Helping fans feel at home

Gary Fisher is the British Embassy’s Euro 2004 Football Attaché. He has been in Portugal since October 2003, making preparations for the influx of England fans that are expected to arrive in Portugal at the beginning of June. GEORGE FLETCHER met him to find out more about what his job involves and how the British Embassy is working to ensure that everything runs smoothly during the tournament.

You have been attached to the British Embassy in Portugal specifically for the Euro 2004 football tournament. What does your job involve?

The Foreign Office realised before Euro 2000 that football Championships represented the biggest mass movement of Britons overseas, and therefore a vast Consular workload. So they posted their first Football Attaché then. EURO 2004 in Portugal would be no different. It was easy to decide that the tournament warranted at least one dedicated officer within the Embassy, focused entirely on the event. Essentially, a Football Attaché is the main Government point of contact within the Embassy and I am the attaché for this championship.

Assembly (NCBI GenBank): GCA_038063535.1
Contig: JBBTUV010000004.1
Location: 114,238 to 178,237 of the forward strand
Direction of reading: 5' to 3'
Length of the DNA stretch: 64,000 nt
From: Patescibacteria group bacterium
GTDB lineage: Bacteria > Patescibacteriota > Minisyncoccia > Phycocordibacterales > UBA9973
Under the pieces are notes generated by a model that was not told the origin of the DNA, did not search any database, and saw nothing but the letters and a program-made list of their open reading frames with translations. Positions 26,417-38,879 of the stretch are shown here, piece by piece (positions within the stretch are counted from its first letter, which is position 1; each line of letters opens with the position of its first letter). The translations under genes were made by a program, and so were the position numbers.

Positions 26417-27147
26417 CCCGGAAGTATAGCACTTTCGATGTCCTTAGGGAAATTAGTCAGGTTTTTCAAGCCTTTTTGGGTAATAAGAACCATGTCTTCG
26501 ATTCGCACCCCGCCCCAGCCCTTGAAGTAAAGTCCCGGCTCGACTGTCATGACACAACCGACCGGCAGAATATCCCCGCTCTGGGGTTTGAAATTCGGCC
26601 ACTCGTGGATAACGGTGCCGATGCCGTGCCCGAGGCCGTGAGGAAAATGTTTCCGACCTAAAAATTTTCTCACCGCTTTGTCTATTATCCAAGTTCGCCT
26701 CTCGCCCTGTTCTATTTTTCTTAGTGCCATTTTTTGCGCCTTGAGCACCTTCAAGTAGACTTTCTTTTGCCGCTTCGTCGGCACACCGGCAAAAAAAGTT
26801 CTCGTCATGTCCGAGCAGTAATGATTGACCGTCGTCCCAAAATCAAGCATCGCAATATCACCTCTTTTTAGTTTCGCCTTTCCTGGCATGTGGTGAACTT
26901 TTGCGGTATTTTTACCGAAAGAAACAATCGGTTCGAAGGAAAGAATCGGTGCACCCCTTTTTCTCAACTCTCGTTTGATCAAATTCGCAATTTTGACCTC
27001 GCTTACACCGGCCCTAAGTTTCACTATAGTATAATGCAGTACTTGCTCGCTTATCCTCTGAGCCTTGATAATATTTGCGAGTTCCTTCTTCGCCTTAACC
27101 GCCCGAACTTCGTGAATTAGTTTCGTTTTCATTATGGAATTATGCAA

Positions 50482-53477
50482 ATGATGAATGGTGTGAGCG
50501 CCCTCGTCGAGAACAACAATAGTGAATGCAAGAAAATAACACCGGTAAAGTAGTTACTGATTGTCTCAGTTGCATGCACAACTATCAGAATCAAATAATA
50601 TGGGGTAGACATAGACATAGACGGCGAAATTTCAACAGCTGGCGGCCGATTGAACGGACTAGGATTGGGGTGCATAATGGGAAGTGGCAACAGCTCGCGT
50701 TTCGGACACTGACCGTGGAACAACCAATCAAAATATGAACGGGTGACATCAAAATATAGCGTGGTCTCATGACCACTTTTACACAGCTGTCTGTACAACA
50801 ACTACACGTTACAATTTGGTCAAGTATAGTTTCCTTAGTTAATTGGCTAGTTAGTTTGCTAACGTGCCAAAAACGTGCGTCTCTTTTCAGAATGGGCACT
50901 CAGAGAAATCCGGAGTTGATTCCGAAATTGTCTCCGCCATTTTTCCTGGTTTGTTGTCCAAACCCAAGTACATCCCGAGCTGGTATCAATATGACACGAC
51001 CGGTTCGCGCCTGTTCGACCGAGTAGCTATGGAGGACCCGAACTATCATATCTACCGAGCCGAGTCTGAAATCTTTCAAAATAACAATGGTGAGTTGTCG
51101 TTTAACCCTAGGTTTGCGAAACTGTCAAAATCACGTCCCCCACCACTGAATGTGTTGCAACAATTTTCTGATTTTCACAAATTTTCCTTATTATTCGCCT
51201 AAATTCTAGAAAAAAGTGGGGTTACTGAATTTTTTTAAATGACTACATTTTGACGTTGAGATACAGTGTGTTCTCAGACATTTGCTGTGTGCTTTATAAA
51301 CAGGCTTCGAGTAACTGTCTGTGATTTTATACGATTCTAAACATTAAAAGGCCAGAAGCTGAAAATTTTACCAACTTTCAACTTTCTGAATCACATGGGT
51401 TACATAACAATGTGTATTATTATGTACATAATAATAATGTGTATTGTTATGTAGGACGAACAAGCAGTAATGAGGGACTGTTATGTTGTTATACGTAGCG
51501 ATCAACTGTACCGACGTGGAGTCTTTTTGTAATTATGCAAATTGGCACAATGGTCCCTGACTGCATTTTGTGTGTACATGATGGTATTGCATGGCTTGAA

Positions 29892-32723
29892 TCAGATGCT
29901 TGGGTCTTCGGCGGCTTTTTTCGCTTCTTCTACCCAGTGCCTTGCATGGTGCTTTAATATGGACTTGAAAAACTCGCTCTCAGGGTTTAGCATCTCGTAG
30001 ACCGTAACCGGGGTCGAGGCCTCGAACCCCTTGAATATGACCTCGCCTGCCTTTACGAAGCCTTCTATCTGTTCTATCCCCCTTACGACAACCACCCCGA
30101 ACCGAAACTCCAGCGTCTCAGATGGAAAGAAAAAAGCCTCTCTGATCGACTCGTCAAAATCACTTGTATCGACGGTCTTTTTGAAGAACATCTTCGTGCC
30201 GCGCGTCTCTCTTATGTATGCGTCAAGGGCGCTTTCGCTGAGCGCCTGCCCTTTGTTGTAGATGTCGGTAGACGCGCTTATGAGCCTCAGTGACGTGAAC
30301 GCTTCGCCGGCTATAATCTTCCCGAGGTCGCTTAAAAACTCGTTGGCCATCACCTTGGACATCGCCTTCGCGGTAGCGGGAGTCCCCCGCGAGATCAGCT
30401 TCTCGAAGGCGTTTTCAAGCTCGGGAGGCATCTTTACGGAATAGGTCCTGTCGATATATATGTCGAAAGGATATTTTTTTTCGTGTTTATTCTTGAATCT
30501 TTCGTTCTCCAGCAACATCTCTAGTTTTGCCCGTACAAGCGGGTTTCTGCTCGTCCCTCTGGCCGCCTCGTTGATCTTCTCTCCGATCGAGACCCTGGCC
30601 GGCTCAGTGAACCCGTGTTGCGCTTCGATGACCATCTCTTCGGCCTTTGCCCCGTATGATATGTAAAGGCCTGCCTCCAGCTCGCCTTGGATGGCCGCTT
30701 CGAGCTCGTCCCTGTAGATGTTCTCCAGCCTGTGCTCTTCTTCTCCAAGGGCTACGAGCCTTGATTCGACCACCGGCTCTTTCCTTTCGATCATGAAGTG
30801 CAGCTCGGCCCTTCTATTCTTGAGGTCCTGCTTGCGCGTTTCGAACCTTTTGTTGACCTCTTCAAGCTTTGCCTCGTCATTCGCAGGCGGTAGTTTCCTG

There’s something like 50,000 English fans coming over to watch games. I am a contact point for the police, the government and local authorities, and for fans. In reality, I’ve spent half my time facilitating contacts between UK fan groups and representatives’ and the Portuguese authorities, normally through visits over here. We wanted Portugal to get a feel for what English fans are expecting from the tournament as well as for the dynamics of England fans. I’ve facilitated the flow of information between both sides.

In what way do you prepare fans for their trip to Portugal?

To give an example, I have travelled to Coimbra with a representative from the Football Supporters Federation (FSF) in the UK, to find out whether the local authorities were planning to lay on any entertainment for England fans and to learn about the local transportation. Our three way relationship has developed and all information is passed onto fans because we want fans to have as few surprises as possible when they get here. The FSF communicates everything back to its 100,000 plus members through its website or its Free Lions fanzine.